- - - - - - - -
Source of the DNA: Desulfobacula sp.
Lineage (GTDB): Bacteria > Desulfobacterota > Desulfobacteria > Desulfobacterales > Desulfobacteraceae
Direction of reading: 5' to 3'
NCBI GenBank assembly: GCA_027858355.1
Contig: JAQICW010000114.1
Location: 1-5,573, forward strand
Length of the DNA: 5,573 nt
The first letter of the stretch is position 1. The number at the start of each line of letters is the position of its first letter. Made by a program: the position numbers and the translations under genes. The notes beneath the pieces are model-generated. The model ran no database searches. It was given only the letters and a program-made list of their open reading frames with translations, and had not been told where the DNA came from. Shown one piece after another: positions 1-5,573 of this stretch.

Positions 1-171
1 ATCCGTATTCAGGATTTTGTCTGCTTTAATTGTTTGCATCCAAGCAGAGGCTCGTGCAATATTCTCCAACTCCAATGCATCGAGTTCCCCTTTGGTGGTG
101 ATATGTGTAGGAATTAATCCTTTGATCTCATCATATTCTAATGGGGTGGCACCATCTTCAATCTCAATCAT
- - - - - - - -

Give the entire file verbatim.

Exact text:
Source of the DNA: Desulfobacula sp.
Lineage (GTDB): Bacteria > Desulfobacterota > Desulfobacteria > Desulfobacterales > Desulfobacteraceae
Direction of reading: 5' to 3'
NCBI GenBank assembly: GCA_027858355.1
Contig: JAQICW010000114.1
Location: 1-5,573, forward strand
Length of the DNA: 5,573 nt
The first letter of the stretch is position 1. The number at the start of each line of letters is the position of its first letter. Made by a program: the position numbers and the translations under genes. The notes beneath the pieces are model-generated. The model ran no database searches. It was given only the letters and a program-made list of their open reading frames with translations, and had not been told where the DNA came from. Shown one piece after another: positions 1-5,573 of this stretch.

Positions 1-171
1 ATCCGTATTCAGGATTTTGTCTGCTTTAATTGTTTGCATCCAAGCAGAGGCTCGTGCAATATTCTCCAACTCCAATGCATCGAGTTCCCCTTTGGTGGTG
101 ATATGTGTAGGAATTAATCCTTTGATCTCATCATATTCTAATGGGGTGGCACCATCTTCAATCTCAATCAT